Presidents’ Dinner

[This is an automatic translation of the original post in Spanish and has not been edited yet.]

I read the news that the Presidents’ Dinner has been canceled forever. It had been celebrated for 33 years and was considered one of the most prestigious events in the English capital, where the guests, all successful men from politics, industry and entertainment, participated in an exclusive dinner in a luxury hotel while works were auctioned. of art and collectibles, and whose funds were used for charitable works.

After the last dinner held just a few days ago, an investigative report by the Financial Times has come out detailing how many of its participants sexually harassed the women who worked at the event as hostesses.

The scandal in the British press has not waited and many members of parliament have come to condemn the whole affair.

Here are some links:

The hostesses had been hired to “entertain” the participants. The job description specified that the women in question had to be “tall, slim and pretty” and had been instructed to wear black underwear to match the short skirts they would be given for the evening. Also, they were warned that attendees might be a little “awkward.” Being 130 the hostesses and 360 the guests, we have that each of these women had to “entertain” 3 men.

The women hired for the night were students, dancers, actresses, and models who wanted to earn some money (£ 150 for working from 4pm to midnight). Many have come out to report that they were scared, disgusted, and traumatized by the experience. They have described that they were harassed in every possible way. They clearly were not expecting something like this to happen: “I have never done this before and I will never do it again!” – One of them said, when she was interviewed by the Financial Times. “It’s f *** ing scary.”

My reading is that among the many things that went wrong that night, possibly the worst was the ambush of which this group of women was the victim. Let’s think about it for a moment: You are a young girl who has been hired to serve a group of older gentlemen, entertain them, maybe chat and smile at them, but when you get to the place it turns out that they throw you into a pack of dogs that try to rip your clothes off . They’ve completely scammed you!

And it is because of the way the evening has been arranged (the guests are only men, the proportion of hostesses per guest is high, rivers of champagne flow, etc.) in reality the work that was sought in these women was not one stewardess but that of an escort: For the organizers, “entertaining” at this dinner was equivalent to flirting, seducing and resisting the sexual assaults of several men at the same time.

Escort work lately has been well documented on Netflix, which has set itself the task of passing a long list of movies, documentaries and series about this profession, clearly knowing where the public’s attention is. And it is that this is a complex but well established job, and there are women who are dedicated to this and for which they can earn from £ 200 an hour. The horror of discovering that you have been hired to be an escort when what you are is a stewardess I cannot imagine.

And if you think about it, the organizers did something stupid of monumental proportions, collecting £ 1.8 million in tickets but only spending a paltry £ 22,000 on the key part of “entertainment”.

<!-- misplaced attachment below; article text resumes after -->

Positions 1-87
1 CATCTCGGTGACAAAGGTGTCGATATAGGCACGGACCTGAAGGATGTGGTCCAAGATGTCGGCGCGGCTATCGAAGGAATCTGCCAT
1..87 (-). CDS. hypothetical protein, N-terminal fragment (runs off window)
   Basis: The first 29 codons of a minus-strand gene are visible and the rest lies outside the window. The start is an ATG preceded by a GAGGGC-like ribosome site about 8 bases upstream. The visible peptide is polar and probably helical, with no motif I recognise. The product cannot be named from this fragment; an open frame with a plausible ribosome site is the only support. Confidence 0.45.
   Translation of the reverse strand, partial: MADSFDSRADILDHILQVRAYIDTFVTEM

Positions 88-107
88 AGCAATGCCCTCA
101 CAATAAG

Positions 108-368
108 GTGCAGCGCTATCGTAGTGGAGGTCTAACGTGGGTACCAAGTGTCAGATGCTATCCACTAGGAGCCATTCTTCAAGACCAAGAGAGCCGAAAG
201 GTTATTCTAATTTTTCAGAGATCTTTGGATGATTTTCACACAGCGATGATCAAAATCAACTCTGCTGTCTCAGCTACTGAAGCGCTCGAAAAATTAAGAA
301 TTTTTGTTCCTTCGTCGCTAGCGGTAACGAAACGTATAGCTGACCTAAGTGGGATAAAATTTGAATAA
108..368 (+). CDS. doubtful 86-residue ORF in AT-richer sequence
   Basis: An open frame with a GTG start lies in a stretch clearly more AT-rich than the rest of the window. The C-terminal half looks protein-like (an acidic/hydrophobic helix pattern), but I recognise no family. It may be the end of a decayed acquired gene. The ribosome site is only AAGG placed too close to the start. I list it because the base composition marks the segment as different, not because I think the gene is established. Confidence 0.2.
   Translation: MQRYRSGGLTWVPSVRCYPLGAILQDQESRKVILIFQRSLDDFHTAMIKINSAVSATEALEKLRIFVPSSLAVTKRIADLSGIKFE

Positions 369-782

So let’s think of another scenario: Suppose the organizers multiply the budget by five and hire 130 escorts, who know the nature of the event well and have instructions to entertain diners, smile at them, perhaps flirt and seduce them. However, the work does not contemplate that they must access the sexual advances of the participants.

Since what we have now is a group of men immersed in alcohol and surrounded by women (women who now at least pretend they are having a good time) it is necessary to also have an appropriate security scheme, and we hired a group of, say, 20 “bouncers” that are ready to disrupt any troop sign.

The night is now running smoothly: the participants may behave the same way they behaved the other night at the Presidents’ Dinner, but they face a group of women who know exactly what they are doing. Any of the men who try to put up a fight, or who go overboard with one of the escorts, is invited quickly and discreetly to leave the premises. Many of the participants come and go to the hotel rooms, and the auctions raise millions of pounds to be used to help underprivileged children.

And let’s say then that the Financial Times journalists go to this event, and report everything they have seen, but in this case the story is not accompanied by the women’s complaints.

Would we be equally outraged?

From what I have been able to infer, for many people this would be outrageous anyway because of the degradation to which these women would have been subjected. However in this version of the event, what we have is exactly what we have every night in any “Gentlemen’s Club” that abound in this city and in any city in the world. And note: There are no public resources involved. There is no violence. There is no abuse. Yes, indeed we are treating all these women as “expensive pieces of meat” – as Jon Stewart once said – but none of them report anything to the press, nor complain about what happened, nor seek the sympathy of anyone.

As a man I must reflect on this event and be honest about what my reaction will be the next time I have a similar situation in front of me. Here I believe that there are some ethical considerations that must be resolved and that should help guide the actions of each one. But I won’t talk about that now